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Health Body Scraps Graded Exercise Therapy Recommendation for ME/CFS
News

Health Body Scraps Graded Exercise Therapy Recommendation for ME/CFS

Health Body Scraps Graded Exercise Therapy Recommendation for ME/CFS
News

Health Body Scraps Graded Exercise Therapy Recommendation for ME/CFS

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The UK National Institute for Health and Care Excellence (NICE) has released long-awaited guidelines on the treatment of myalgic encephalomyeltis/ chronic fatigue syndrome (ME/CFS), which scrap previous recommendations for graded exercise therapy (GET) for the condition. 

It is estimated that there are over 250,000 people in England and Wales with ME/CFS, with about 2.4 times as many women affected as men.

The guideline covers every aspect of ME/CFS in children, young people and adults from its identification and assessment before and after diagnosis to its management, monitoring and review.

Peter Barry, Consultant Clinical Advisor for NICE and chair of the guideline committee, said: “This guideline will provide clear support for people living with ME/CFS, their families and carers, and for clinicians. It recognises that ME/CFS is a complex, chronic medical condition that can have a significant effect on people's quality of life.

“We know that people with ME/CFS have had difficulty in getting their illness acknowledged, and the guideline provides guidance for suspecting and diagnosing the condition, recognising that there is no specific test for it. The guideline emphasises the importance of a personalised management plan for areas such as energy management - including the importance of rest and staying within the individual’s energy limits - the treatment of specific symptoms, and guidance on managing flares and exacerbations.”

The guideline identifies the symptoms of ME/CFS as debilitating fatigue that is worsened by activity, post-exertional malaise, unrefreshing sleep or sleep disturbance, and cognitive difficulties (‘brain fog’). It says that people with all 4 symptoms that have lasted 3 months or more should be directed to a ME/CFS specialist team (in the case of children this should be a paediatric specialist team) experienced and trained in the management of ME/CFS to confirm their diagnosis and develop a holistic personalised management plan in line with this guideline.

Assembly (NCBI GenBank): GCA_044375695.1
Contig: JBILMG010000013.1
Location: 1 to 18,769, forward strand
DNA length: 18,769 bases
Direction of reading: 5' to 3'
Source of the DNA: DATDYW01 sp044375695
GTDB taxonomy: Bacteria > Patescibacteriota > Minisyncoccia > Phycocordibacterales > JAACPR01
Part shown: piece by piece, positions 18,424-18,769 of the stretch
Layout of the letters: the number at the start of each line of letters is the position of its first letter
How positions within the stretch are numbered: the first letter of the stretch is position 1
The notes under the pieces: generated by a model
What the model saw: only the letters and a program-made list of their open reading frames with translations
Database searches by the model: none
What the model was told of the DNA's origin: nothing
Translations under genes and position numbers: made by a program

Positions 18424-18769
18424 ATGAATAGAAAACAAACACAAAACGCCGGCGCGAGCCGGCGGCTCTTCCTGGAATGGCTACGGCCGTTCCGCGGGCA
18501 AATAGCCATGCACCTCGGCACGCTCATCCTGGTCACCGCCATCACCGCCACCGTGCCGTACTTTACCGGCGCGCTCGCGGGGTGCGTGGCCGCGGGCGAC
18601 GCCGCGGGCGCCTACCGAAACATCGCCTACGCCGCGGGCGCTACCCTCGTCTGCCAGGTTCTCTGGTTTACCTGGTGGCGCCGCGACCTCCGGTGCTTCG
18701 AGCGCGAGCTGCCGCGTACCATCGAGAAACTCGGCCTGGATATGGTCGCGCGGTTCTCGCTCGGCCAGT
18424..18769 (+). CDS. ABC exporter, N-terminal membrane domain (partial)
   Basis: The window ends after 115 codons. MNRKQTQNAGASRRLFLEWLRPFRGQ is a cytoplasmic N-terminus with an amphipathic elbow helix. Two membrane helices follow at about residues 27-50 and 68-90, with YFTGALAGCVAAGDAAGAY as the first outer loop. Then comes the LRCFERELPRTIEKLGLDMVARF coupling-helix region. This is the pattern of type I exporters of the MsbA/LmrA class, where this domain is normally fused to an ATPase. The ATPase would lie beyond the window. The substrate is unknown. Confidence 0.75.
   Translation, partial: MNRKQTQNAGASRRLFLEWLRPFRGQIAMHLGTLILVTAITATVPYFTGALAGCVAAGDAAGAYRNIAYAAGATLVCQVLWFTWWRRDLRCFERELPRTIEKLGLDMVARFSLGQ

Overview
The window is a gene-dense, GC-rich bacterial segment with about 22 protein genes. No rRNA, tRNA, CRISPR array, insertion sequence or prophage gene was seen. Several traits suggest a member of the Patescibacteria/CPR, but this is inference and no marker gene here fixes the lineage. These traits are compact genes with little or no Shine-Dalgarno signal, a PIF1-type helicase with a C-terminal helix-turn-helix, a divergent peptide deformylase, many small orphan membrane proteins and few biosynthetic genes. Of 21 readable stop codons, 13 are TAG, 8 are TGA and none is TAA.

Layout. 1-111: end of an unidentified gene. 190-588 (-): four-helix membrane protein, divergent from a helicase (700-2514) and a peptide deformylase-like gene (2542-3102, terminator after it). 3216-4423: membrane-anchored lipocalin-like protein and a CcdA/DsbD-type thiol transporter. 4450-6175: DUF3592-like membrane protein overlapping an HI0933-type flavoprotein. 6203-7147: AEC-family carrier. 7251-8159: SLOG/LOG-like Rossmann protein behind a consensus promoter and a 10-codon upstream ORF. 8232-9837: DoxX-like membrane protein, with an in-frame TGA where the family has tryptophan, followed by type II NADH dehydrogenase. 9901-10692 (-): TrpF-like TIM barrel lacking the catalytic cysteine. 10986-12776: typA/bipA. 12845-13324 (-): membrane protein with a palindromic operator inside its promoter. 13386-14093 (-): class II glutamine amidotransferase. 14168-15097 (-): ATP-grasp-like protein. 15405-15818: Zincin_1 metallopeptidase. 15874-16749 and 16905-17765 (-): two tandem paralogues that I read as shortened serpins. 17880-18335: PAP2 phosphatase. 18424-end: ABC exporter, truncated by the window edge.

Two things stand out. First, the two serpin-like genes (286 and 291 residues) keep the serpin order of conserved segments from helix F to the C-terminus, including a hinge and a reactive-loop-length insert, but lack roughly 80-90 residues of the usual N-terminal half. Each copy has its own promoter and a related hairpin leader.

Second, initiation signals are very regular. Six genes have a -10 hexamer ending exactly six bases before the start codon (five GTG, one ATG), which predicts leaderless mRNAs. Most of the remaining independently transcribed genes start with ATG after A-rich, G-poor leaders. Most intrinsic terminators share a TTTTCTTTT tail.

People with ME/CFS should receive individually tailored support focused on personal agreed goals and a range of approaches should be used depending on the patient's preferences and priorities.

And the guideline makes it clear that any programme based on fixed incremental increases in physical activity or exercise, for example graded exercise therapy (GET), should not be offered for the treatment of ME/CFS. Discussions with stakeholders highlighted that the term ‘GET’ is understood in different ways and the guideline sets out clearly what is meant by the term.

The importance of ensuring that people remain within their energy limits when undertaking activity of any kind is also highlighted. The guideline recommends that any physical activity or exercise programmes should only be considered for people with ME/CFS in specific circumstances and should begin by establishing the person’s physical activity capability at a level that does not worsen their symptoms. It also says a physical activity or exercise programme should only be offered on the basis that it is delivered or overseen by a physiotherapist in an ME/CFS specialist team and is regularly reviewed.

Although cognitive behavioural therapy (CBT) has sometimes been assumed to be a cure for ME/CFS, the guideline recommends it should only be offered to support people who live with ME/CFS to manage their symptoms, improve their functioning and reduce the distress associated with having a chronic illness.

Read the new guidelines here: https://www.nice.org.uk/guidance/ng206

This article has been republished from the following materials. Note: material may have been edited for length and content. For further information, please contact the cited source.

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